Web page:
Before I came to Glasgow, I wondered what the city would be like. I wondered whether the weather was going to be too cold. I wondered what kind of people I would meet. I wondered about a lot of things…
But I never thought of getting the chance to listen to so many inspiring and intelligent teachers, who turn language teaching into a breathtaking journey that lasts for a lifetime. One of these teachers is J.J. Wilson who held the plenary talk yesterday. For me, his talk was the highlight of my stay in Glasgow. He reminded me why I decided to start the teacher training education a couple of years ago.
The topic of his talk was social justice. You might ask yourself right now: “What on earth does this have to do with English language teaching?” – well, let me explain it to you. During this whole week, we have heard numerous times, that the most important part of language teaching are the pupils or students themselves. Creating strong relationships to them, which are based od trust, honesty and respect is fundamental to any kind of teaching and learning. If we do not want to engage with our pupils in the classroom, well, then no learning will take place and we will not fulfill our job. This means, that if we do show interest in them and connect emotionally with them, we will not only achieve better results in their learning, but we will also learn with them and share positive feelings and experiences.
Once we have managed to do that, we can go one step further – we can adress problems that exist thrughout the world and try to find solutions for them together with our pupils. Don’t get me wrong, this does not mean that we have to solve the worldwide problem of water shortages in our English classes – no, but we can show our pupils that it does matter what we do in this world and that we can change it, step by step. We have to start in our own surroundings, our own lives – first, we have to change ourself, before we step out into the world and make it a better place. Given the fact that we, teacher, actually have the future in our hand, sitting in our classrooms, it would be a shame, if we did not use the opportunity to change the world together. If we start with changing the world from our classroom, one day our pupils will step out and change the world on their own.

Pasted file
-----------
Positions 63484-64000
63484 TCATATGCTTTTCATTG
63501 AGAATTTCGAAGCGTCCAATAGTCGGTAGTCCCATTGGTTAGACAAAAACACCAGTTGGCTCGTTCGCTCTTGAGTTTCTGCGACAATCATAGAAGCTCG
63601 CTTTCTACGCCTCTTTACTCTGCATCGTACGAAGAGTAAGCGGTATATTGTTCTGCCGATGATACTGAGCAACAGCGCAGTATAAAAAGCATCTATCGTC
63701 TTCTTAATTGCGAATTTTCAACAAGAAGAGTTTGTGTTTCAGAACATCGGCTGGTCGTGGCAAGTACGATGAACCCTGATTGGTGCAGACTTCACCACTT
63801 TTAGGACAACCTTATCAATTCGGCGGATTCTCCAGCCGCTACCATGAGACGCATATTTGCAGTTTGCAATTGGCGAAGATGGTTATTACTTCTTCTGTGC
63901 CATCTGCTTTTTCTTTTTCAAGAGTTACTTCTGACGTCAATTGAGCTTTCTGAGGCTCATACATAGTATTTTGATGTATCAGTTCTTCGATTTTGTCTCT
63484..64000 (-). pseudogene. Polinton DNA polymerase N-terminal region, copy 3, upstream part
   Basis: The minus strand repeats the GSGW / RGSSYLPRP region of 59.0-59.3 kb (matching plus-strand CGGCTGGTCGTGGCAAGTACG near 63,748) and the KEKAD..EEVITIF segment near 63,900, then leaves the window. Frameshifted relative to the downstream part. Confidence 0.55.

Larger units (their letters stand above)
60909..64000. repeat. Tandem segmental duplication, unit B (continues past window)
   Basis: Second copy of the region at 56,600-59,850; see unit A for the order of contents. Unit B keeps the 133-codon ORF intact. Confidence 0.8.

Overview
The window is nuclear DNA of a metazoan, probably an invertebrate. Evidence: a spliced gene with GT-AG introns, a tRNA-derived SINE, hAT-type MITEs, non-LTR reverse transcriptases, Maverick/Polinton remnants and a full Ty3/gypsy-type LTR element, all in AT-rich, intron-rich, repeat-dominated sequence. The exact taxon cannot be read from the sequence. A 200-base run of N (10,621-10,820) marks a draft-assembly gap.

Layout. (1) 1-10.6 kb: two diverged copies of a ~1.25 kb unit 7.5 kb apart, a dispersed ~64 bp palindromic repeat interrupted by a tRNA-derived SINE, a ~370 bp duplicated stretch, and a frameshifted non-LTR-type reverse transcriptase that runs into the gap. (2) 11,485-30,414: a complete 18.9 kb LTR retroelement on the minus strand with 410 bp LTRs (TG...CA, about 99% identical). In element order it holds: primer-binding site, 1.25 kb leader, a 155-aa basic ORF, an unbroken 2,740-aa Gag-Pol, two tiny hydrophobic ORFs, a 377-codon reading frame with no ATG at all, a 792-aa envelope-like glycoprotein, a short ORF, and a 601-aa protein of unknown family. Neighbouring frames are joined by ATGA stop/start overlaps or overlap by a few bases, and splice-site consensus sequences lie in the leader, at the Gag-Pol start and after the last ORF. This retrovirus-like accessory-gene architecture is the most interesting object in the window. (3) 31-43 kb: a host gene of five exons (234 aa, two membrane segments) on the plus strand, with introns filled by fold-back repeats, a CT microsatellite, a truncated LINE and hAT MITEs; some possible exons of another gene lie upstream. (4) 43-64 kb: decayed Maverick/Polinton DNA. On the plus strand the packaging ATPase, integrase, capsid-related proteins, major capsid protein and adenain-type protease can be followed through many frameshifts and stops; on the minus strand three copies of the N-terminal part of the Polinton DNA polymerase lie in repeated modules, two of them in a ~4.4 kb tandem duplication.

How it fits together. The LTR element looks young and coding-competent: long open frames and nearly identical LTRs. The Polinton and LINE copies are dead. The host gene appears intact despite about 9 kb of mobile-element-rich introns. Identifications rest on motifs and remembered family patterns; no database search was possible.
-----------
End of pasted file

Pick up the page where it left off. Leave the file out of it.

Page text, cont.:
J.J. Wilson showed us in a very fascinating manner that this is not difficult. We do not have to look at rich Hollywood stars, who donate millions of dollars to charity organisations. We simply have to act regionally. Think about where waste is deposited in your town – are there maybe better ways to re-use the waste? Have you seen people being oppressed in your town because they look different, because they think differently or because they have an alternative lifestyle? Address those issues in your class and make your pupils aware of these problems – they might surprise you with their opinions and solutions!
Communication involves much more than simply talking to people in a certain language. It also includes living with them, sharing concerns and ideas and beyond everything interacting with each other and with our world. Therefore, I am convinced that addressing the problems of our generation should have a fixed place in language classes.
Now I wonder how many teachers like J.J. Wilson there are in the world? I say, there can never be enough of them!